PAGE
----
The Coastal Packet: The strange thing Mainers like to drink

Saturday, June 24

The strange thing Mainers like to drink

Atlas Obcura - Maine, unlike most states, is a “control state,” meaning the state government maintains some level of monopolistic control over the distribution and/or sale of alcohol. What this also means is that Maine has extremely precise records of exactly what Mainers are drinking. It’s how we know that of the 10 most popular bottles of alcohol sold in the state in 2016, three of them are just different sizes of the same booze.

It would be reasonable to expect that brand to be, say, Jack Daniels or Smirnoff or Bacardi, something like that. It’s not. The most popular liquor in Maine by an extremely large margin—nearly two-and-a-half times as popular as the second-most, in terms of number of cases sold—is a coffee-flavored liqueur called Allen’s Coffee Brandy.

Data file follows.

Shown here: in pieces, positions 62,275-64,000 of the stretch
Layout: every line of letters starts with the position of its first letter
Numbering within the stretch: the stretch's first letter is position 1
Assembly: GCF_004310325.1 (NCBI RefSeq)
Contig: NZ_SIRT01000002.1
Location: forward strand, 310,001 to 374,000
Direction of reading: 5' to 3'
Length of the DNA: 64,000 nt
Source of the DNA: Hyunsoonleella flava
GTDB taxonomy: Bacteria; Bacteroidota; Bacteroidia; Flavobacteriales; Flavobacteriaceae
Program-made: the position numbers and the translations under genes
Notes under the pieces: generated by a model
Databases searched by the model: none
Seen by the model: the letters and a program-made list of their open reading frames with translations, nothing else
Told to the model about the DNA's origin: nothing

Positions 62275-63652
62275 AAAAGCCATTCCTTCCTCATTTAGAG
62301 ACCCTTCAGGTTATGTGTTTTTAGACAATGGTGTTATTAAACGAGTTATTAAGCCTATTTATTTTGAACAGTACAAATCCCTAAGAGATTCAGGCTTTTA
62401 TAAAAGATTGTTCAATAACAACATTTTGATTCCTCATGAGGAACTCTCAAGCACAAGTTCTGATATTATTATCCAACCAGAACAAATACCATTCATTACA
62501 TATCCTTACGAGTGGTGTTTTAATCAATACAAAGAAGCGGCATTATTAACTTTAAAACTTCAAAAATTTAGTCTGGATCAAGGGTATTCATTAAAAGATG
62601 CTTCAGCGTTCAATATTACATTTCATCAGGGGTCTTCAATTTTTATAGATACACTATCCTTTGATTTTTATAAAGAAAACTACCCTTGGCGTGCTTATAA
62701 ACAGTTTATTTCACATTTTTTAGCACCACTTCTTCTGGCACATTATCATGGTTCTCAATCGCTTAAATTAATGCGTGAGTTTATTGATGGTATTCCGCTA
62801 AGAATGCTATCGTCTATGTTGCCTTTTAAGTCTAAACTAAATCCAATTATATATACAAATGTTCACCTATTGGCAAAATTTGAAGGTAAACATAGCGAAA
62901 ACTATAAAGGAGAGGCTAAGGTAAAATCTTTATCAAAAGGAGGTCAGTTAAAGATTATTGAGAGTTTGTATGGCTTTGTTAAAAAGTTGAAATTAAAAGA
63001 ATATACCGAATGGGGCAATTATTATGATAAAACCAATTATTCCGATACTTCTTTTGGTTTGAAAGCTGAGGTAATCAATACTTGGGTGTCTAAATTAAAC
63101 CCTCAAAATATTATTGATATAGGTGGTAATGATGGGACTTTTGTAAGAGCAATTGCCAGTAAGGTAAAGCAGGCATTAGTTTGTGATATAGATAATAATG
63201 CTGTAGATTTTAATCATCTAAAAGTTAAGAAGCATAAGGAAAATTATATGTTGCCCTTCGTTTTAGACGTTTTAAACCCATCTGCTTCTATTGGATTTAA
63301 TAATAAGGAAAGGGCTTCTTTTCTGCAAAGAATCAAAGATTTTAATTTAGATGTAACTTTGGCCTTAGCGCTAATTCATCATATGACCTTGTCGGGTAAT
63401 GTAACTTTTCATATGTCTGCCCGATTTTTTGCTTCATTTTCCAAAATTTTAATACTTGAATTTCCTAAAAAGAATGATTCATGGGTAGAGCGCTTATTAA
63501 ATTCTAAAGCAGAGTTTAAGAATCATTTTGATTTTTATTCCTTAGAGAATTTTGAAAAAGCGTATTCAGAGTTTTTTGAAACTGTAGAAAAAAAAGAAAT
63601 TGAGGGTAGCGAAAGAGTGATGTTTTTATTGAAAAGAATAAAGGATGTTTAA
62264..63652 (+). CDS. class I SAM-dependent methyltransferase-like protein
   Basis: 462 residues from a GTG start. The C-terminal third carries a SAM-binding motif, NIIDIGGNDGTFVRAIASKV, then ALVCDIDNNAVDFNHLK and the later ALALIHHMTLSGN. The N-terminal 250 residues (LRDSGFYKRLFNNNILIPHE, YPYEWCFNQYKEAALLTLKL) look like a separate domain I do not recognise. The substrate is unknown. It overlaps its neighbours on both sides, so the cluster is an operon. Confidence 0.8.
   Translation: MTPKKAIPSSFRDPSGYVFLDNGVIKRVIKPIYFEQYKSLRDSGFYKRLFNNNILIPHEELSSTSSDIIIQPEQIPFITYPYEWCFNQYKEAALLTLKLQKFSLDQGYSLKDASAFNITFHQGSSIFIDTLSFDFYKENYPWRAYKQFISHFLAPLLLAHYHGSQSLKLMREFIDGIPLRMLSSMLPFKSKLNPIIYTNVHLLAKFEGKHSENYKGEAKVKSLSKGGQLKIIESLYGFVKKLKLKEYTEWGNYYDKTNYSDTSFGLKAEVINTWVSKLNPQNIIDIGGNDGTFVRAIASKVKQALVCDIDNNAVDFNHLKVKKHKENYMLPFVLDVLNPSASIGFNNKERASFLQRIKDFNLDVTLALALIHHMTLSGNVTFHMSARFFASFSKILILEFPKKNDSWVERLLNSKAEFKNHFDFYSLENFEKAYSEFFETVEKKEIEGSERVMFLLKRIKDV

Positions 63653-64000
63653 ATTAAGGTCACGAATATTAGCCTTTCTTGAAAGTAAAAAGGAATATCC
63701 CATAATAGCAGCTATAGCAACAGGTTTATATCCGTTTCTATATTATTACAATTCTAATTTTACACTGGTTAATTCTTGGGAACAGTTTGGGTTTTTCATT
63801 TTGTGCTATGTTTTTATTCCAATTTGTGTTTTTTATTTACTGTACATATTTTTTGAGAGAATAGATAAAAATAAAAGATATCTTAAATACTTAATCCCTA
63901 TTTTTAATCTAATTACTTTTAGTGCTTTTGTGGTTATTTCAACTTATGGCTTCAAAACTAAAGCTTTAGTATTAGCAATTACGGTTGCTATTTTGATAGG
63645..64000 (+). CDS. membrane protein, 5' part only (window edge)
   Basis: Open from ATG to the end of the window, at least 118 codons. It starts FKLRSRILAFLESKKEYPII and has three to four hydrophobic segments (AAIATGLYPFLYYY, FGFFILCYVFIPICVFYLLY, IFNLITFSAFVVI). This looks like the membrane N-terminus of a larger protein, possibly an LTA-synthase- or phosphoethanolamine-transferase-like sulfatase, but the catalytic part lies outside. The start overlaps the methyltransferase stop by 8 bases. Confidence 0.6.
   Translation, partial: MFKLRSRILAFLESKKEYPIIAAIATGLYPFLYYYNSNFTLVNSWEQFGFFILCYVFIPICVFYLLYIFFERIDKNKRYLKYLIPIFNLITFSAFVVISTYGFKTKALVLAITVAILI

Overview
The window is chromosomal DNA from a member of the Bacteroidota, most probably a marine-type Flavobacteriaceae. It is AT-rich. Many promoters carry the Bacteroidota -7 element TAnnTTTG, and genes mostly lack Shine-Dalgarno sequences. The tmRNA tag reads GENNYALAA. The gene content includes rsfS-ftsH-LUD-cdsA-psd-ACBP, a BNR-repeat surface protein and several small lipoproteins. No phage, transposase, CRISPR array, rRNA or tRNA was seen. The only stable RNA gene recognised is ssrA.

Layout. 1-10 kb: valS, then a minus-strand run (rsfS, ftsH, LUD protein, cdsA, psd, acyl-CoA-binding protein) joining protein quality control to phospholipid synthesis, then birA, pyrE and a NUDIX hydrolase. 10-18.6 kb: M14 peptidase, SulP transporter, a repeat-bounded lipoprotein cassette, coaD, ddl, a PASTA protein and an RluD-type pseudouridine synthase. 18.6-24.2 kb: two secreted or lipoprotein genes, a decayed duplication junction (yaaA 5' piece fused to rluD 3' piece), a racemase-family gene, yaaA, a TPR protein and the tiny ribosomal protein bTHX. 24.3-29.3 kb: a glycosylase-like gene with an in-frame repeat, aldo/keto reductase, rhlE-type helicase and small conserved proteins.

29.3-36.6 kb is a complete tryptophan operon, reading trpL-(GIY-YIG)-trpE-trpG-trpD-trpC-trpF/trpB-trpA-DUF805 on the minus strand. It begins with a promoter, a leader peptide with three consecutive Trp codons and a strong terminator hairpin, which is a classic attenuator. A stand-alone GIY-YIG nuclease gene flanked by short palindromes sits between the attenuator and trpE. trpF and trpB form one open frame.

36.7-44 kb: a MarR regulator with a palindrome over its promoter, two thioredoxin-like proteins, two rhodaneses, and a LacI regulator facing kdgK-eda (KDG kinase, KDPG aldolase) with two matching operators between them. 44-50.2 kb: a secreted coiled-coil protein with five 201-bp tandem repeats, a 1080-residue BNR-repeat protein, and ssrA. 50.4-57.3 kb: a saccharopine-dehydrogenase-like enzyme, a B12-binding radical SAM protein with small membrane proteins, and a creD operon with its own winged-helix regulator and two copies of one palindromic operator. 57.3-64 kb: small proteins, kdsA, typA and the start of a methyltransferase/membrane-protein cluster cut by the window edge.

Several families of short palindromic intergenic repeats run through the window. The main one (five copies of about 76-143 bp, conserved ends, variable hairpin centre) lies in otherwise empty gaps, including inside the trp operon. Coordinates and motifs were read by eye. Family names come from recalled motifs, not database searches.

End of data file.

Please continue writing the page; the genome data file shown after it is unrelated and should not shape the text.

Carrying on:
Allen’s is not a brandy, exactly; strictly speaking, a brandy is a spirit made by distilling wine. Allen’s is technically a liqueur, a neutral grain spirit like Everclear that’s been mixed with flavorings and sugar. Coffee-flavored liqueurs are not particularly popular in most of the U.S. In other control states, like Oregon and Pennsylvania, the only liqueur to make the top 10 list during the last two years is Fireball, a cinnamon-whiskey liqueur (it ranks fourth in Maine).

Even weirder, Allen’s isn’t even from Maine—it’s produced in Massachusetts, just outside Boston. And yet, the manufacturer tells me, 85 percent of the Allen’s they produce is sold in Maine. So why is a Massachusetts-produced coffee liqueur more popular in Maine than any vodka or whiskey?


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